Some Abuja-based lawyers on Wednesday expressed divergent views on the Chief Justice of Nigeria (CJN), Justice Tanko Muhammad ‘s proposal to review salaries of Judicial Officers, every four years.
The News Agency of Nigeria (NAN) reports that by the dictate of Section 84 (1), the Revenue Mobilization Allocation and Fiscal Commission (RMAFC) reviewed judges’ salary by the enactment of, ’’Certain Political, Public and Judicial Office Holders (Salaries and Allowances, etc.) (Amendment) Act, 2008’’ which came into force on Feb. 1, 2007.
NAN reports that since this has not been reviewed with effect from 2008, judges’ salaries have remained the same for about 13 years.
Muhammad on June 3, asked the National Assembly to alter the 1999 constitution to mandate the National Judicial Council (NJC) to fix and review judges salaries every four years.
The CJN made this submission in the paper he presented as submissions by the judiciary on the occasion of the national public hearing by the Senate Committee on the review of the 1999 Constitution held at the Africa Hall of the International Conference Centre in Abuja.
Also, Mr Sunday Amos, another lawyer, said the CJN;s prayers were great.
” I personally buy into everything His Lordship put on the table here except the reduction of the number of Justices of the Supreme Court from 21 to 16.
“As a matter of fact, l think the number should be increased taking into account the fact that a full panel of the Apex Court consists of seven Lord Justices.
” On a general note, the amendments proffered by His Lordship will ensure that the Judiciary is truly independent in all respects. It’s indeed a commendable effort” Amos said.
Also, Okey Nnaji, another Lawyer said the proposal was what is obtainable in a normal democratic setting.
” Ideally, the Judiciary is an independent arm and should be able to carry out it’s own function and administration without interference of the executive, yet, subject to the principle of checks and balances.
” The proposal is to empower the Judiciary to function well to curb unfortunate incidents of allegation of bribery and also to be at par with their counterparts in other crimes.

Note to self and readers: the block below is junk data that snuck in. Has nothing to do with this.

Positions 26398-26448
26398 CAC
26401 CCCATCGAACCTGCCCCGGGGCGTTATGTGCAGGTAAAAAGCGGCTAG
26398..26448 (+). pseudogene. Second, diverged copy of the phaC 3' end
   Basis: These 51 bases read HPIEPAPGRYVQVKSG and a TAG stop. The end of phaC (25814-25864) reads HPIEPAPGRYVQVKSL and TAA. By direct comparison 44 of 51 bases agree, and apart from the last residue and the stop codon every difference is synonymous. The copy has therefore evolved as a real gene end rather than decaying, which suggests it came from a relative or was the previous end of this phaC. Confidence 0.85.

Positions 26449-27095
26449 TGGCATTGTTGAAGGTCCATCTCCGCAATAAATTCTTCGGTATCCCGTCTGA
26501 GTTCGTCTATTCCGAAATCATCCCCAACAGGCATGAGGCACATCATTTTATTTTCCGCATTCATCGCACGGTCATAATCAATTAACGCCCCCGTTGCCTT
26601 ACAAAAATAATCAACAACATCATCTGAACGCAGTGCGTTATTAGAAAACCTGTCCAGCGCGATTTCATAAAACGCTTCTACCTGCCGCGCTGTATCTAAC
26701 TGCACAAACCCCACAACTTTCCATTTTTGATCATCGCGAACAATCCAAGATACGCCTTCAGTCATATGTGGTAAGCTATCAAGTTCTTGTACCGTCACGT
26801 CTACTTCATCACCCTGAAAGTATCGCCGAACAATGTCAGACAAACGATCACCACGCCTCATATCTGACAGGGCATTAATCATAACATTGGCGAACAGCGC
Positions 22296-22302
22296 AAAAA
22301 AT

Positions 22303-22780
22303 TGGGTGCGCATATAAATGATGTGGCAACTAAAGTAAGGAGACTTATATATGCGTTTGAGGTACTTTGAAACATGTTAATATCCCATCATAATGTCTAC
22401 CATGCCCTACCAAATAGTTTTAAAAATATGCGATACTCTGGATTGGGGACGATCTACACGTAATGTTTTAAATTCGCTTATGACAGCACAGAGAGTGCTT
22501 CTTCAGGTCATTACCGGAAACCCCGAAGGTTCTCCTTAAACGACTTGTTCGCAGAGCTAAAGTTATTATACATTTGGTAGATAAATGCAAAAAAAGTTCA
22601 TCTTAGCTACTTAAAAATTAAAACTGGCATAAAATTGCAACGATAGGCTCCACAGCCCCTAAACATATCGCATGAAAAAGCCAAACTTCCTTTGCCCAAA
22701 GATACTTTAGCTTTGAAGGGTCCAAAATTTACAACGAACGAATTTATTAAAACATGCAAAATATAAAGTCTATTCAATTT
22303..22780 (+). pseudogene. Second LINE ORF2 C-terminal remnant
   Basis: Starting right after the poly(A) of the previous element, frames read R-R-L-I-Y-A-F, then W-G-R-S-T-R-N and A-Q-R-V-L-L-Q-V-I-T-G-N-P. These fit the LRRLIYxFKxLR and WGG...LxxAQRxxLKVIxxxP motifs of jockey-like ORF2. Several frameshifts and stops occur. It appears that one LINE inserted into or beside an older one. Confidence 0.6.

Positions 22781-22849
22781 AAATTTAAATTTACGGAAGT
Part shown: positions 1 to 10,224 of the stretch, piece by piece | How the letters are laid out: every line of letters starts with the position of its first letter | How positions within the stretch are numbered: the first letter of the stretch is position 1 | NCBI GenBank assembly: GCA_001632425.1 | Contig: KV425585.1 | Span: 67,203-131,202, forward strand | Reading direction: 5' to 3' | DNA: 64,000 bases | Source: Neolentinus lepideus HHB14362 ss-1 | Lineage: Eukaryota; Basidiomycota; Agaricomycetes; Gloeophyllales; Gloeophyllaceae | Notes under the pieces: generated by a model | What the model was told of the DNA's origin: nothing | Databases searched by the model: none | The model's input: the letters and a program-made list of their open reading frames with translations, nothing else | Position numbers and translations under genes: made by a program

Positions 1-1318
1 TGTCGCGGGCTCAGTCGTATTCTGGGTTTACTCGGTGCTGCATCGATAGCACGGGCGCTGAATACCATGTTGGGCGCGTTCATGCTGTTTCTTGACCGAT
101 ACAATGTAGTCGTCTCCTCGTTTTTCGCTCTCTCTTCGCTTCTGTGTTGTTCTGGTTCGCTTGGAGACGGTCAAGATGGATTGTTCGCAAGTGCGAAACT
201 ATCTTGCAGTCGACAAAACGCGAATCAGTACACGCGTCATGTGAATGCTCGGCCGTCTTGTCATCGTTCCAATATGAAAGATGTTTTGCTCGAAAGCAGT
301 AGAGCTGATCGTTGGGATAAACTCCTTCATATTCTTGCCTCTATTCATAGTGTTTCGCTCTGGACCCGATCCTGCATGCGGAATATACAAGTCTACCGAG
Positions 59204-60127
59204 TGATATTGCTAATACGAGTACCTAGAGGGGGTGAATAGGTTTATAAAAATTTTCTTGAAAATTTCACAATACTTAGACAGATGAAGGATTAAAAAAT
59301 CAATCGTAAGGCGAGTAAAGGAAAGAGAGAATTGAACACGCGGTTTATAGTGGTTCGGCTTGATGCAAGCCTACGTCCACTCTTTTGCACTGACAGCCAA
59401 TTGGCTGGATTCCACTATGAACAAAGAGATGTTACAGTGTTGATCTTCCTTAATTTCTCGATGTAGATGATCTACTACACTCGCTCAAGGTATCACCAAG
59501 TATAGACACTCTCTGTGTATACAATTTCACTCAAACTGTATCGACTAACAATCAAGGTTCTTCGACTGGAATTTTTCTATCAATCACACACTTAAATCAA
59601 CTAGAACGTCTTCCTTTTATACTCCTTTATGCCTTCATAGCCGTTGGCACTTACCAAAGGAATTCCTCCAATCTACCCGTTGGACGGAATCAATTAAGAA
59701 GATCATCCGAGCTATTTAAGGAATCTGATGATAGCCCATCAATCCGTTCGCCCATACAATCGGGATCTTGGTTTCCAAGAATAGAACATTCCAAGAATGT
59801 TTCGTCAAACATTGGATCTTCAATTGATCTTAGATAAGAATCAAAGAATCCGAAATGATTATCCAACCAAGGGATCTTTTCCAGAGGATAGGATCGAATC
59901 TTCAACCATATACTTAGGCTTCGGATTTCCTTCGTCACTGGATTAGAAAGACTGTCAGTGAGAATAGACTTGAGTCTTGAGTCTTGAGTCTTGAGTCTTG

” Moreso, increase in the number of Judges at the Appeal level is not negotiable because the dockets of the Court of Appeal is well overloaded that appeals sometimes might not be dispensed with in good time , average of three to seven years to finish an appeal from a trial court)” he said.
He said the Apex court is laden with a lot of frivolous appeals which ordinarily should not be there.
Nnaji said that because the law states that matters can be appealed as of right and that places a lot of burden on the Supreme Court to listen to these appeals despite it’s obvious frivolities.
“If approved, matters will need permission before it’ll be taken at that level at least to find out if it is meritorious.
“The recent saga involving the former CJN and the Code of conduct leaves a sour taste and display of manipulation where there’s lacuna in the laws.
“This will be cured if the jurisdiction of that court is properly placed, especially with the nomination of its head” he said.
But Mr Awaliene Shaka, said that the problem of the judiciary was not the increase of salaries of judges or the reduction of the numbers of it’s judges at the supreme court.
” In other words, the NJC should be strengthened in it’s selection of judges process than any other issue, a quality judge guarantees quality judicial system.
” A candidate for appointment to the bench or elevation to the court of appeal; Supreme court should in the course of his career as a legal practitioner exhibit the some aspects of judicial temperament/
”These are intelligence, ethics, courage and integrity, education and experience, suitability to work load, patience, open-mindedness, courtesy, punctuality, firmness, understanding, compassion, humility, health, character and common sense” he said.
Shaka said that these qualities should be demonstrated consistently and verified from written and oral submissions made by a candidate in the course of his practice.